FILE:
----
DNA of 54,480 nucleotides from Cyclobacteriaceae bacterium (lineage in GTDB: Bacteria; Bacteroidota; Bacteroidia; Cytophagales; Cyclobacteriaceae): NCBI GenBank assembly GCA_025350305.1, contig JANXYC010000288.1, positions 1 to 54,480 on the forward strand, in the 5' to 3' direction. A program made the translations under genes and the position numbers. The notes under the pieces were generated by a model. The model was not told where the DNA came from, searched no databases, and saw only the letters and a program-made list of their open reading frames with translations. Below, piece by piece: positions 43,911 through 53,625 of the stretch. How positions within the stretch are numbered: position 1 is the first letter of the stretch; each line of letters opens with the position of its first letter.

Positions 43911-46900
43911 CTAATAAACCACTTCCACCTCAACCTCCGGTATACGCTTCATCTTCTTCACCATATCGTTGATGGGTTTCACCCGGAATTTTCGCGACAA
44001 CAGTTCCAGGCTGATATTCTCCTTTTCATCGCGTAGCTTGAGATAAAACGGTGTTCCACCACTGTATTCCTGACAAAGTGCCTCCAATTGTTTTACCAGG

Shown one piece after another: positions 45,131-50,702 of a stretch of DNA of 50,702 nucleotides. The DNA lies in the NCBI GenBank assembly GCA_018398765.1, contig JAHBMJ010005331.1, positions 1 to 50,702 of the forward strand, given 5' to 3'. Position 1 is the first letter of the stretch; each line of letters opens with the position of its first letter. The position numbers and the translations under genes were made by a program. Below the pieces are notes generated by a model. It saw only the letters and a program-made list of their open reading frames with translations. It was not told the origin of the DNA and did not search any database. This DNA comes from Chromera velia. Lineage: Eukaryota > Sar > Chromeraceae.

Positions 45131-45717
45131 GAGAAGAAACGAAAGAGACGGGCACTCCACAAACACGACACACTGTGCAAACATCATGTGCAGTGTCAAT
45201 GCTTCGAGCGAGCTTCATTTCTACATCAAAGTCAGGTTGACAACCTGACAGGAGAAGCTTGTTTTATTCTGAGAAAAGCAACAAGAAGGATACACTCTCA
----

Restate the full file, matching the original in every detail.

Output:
DNA of 54,480 nucleotides from Cyclobacteriaceae bacterium (lineage in GTDB: Bacteria; Bacteroidota; Bacteroidia; Cytophagales; Cyclobacteriaceae): NCBI GenBank assembly GCA_025350305.1, contig JANXYC010000288.1, positions 1 to 54,480 on the forward strand, in the 5' to 3' direction. A program made the translations under genes and the position numbers. The notes under the pieces were generated by a model. The model was not told where the DNA came from, searched no databases, and saw only the letters and a program-made list of their open reading frames with translations. Below, piece by piece: positions 43,911 through 53,625 of the stretch. How positions within the stretch are numbered: position 1 is the first letter of the stretch; each line of letters opens with the position of its first letter.

Positions 43911-46900
43911 CTAATAAACCACTTCCACCTCAACCTCCGGTATACGCTTCATCTTCTTCACCATATCGTTGATGGGTTTCACCCGGAATTTTCGCGACAA
44001 CAGTTCCAGGCTGATATTCTCCTTTTCATCGCGTAGCTTGAGATAAAACGGTGTTCCACCACTGTATTCCTGACAAAGTGCCTCCAATTGTTTTACCAGG

Shown one piece after another: positions 45,131-50,702 of a stretch of DNA of 50,702 nucleotides. The DNA lies in the NCBI GenBank assembly GCA_018398765.1, contig JAHBMJ010005331.1, positions 1 to 50,702 of the forward strand, given 5' to 3'. Position 1 is the first letter of the stretch; each line of letters opens with the position of its first letter. The position numbers and the translations under genes were made by a program. Below the pieces are notes generated by a model. It saw only the letters and a program-made list of their open reading frames with translations. It was not told the origin of the DNA and did not search any database. This DNA comes from Chromera velia. Lineage: Eukaryota > Sar > Chromeraceae.

Positions 45131-45717
45131 GAGAAGAAACGAAAGAGACGGGCACTCCACAAACACGACACACTGTGCAAACATCATGTGCAGTGTCAAT
45201 GCTTCGAGCGAGCTTCATTTCTACATCAAAGTCAGGTTGACAACCTGACAGGAGAAGCTTGTTTTATTCTGAGAAAAGCAACAAGAAGGATACACTCTCA